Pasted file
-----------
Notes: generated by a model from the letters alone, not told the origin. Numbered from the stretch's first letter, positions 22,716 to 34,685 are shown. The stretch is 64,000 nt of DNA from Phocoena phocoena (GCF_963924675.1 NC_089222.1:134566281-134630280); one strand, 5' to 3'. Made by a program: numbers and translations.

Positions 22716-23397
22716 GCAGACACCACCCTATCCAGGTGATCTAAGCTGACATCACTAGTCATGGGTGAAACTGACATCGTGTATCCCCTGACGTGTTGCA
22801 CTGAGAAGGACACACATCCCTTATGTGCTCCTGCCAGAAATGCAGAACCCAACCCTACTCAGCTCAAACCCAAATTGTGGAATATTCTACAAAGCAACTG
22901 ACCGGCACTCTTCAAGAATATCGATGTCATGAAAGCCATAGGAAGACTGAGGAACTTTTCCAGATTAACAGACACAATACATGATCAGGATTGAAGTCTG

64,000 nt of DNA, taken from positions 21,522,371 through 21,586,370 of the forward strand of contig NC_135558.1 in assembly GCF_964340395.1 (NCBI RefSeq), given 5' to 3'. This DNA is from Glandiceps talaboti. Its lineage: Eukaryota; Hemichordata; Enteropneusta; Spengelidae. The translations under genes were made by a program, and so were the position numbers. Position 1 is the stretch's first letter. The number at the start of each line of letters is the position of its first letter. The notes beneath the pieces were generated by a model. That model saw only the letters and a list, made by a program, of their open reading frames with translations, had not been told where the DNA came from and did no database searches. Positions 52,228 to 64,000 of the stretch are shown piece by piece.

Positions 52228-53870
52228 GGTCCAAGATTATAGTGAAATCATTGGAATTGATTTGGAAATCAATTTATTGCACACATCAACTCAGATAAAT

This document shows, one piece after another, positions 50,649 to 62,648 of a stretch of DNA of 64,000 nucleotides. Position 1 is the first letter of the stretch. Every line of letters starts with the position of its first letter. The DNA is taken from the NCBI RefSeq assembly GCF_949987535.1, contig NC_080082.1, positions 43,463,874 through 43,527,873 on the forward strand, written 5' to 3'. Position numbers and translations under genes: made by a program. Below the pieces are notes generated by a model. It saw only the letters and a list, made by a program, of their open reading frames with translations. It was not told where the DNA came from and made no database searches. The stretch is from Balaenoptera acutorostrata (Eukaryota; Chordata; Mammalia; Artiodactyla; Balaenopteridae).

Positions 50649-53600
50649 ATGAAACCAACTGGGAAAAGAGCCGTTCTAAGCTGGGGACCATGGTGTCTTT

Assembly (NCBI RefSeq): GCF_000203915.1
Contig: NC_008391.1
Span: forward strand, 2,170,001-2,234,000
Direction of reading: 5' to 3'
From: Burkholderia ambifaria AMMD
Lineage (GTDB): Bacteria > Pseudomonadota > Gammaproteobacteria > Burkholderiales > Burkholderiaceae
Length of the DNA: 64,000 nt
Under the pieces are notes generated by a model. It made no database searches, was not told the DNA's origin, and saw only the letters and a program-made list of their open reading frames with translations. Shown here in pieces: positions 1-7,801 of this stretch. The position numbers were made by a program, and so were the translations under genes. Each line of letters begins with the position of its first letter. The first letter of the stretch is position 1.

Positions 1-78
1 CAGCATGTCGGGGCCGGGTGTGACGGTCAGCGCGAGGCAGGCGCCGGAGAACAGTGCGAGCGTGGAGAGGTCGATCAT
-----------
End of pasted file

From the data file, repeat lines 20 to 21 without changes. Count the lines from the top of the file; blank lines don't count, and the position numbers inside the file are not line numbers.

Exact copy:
Positions 1-78
1 CAGCATGTCGGGGCCGGGTGTGACGGTCAGCGCGAGGCAGGCGCCGGAGAACAGTGCGAGCGTGGAGAGGTCGATCAT